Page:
• Stand in front of an Olympic barbell or, better still, inside a hex bar. The hex bar, a hexagonal steel structure, is specifically designed for deadlifting.

  • Assuming that you’re using an Olympic bar, grasp it by bending at the knees and not rounding at the back.

  • Ensure to take the strain before lifting: do not ‘snatch’ the bar off the floor.

  • Firing through the quadriceps, stand up ensuring to drive through with the hips. At the uppermost position, do not lean back. Just stand up nice and erect.

  • Return the bar under control.

Bent over row

  • The start of the bent over row is the top position of the deadlift.

  • Hinging at the hips, keeping the back straight, lower down until the bar is level with the top of the knees.

  • Eyes fixed forward, row the bar until it touches your stomach.

  • Lower under control.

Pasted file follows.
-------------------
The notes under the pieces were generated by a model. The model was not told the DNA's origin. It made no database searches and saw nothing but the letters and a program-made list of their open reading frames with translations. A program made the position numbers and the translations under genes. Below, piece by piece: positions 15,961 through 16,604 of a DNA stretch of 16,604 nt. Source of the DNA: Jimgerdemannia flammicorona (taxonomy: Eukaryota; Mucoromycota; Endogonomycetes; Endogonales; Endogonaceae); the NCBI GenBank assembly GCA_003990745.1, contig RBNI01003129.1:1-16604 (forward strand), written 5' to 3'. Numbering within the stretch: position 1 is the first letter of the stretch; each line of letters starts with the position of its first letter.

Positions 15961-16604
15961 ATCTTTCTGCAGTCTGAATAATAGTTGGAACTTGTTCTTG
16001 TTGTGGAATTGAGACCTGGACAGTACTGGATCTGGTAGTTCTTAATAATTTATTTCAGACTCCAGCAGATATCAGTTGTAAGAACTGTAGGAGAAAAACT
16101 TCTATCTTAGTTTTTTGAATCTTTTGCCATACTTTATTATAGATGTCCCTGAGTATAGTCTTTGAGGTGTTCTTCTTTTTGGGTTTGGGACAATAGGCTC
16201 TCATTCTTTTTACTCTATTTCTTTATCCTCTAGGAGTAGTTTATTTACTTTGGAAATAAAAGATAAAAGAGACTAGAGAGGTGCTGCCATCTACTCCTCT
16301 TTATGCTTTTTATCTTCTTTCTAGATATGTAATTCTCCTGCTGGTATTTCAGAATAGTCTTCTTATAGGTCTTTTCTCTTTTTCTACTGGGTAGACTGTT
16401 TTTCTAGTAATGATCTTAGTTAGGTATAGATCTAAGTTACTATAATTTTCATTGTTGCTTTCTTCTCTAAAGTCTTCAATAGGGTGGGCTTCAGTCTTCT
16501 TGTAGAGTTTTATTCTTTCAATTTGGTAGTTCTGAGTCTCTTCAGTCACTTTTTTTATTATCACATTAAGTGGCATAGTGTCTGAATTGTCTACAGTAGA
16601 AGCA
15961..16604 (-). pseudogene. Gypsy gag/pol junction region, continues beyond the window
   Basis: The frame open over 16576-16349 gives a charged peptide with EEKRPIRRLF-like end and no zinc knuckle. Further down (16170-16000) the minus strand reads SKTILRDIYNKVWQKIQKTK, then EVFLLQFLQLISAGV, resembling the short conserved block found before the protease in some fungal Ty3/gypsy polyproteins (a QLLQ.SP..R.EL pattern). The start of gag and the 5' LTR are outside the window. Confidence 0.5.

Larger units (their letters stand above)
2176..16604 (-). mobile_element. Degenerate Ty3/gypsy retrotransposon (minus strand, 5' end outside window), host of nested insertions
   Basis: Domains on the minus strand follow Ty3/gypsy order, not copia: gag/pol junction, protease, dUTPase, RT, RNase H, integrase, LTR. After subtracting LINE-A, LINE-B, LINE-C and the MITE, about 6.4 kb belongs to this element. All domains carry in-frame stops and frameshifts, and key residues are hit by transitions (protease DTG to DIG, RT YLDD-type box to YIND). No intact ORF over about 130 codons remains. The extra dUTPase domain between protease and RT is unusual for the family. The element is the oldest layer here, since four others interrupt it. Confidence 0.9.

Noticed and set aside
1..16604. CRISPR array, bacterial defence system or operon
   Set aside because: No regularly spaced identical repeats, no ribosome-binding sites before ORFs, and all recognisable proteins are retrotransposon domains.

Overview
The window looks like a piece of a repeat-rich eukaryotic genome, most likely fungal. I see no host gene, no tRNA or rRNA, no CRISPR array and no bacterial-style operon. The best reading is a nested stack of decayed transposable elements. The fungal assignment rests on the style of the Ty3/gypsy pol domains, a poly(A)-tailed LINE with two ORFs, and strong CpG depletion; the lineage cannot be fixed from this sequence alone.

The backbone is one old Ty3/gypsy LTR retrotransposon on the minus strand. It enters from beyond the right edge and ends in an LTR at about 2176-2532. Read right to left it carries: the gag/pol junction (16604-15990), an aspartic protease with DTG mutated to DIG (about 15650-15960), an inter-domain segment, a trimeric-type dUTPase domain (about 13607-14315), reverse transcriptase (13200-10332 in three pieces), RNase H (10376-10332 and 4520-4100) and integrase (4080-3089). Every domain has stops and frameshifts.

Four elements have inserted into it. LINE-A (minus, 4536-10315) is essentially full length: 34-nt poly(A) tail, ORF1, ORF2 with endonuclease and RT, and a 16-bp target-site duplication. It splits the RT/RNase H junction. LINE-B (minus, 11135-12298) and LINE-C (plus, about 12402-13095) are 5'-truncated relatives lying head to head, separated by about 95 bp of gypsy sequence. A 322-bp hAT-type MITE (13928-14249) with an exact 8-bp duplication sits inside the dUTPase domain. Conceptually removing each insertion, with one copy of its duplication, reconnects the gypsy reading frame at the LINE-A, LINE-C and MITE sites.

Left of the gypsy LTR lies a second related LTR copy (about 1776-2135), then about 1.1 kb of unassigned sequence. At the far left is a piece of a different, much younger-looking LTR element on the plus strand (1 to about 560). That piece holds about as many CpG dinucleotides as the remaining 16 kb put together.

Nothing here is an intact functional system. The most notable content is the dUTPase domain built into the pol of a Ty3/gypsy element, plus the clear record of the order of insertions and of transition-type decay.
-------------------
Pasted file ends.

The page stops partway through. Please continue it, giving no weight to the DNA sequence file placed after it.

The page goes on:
Hang cleans

  • Again, as with the deadlift, the start of the hang clean is the top position of the deadlift.

  • To initiate the movement hinge forward slightly at the hips and using lower back, arm, and trapezius strength, clean the bar up to the shoulders.

  • The top position of the hang clean sees you at the start of the front squat: the bar ‘racked’ across the anterior deltoids.

  • If you’re using bumper plates drop the bar. If not, recover the movement under control.

Front squat

  • So, in the top position of the hang clean, the bar securely supported in the front rack, space your feet slightly over shoulder-width.

  • Keeping the back straight, eyes fixed forward, squat until a 90-degree angle forms behind the knees.

  • Pause momentarily then stand up out of the squat.

  • Do not lock the legs in the top position.

Push press

  • The bar is in the front rack position. Knees slightly bent; eyes fixed forward.

  • Taking a shallow dip at the knees, use quadriceps strength to get the bar moving.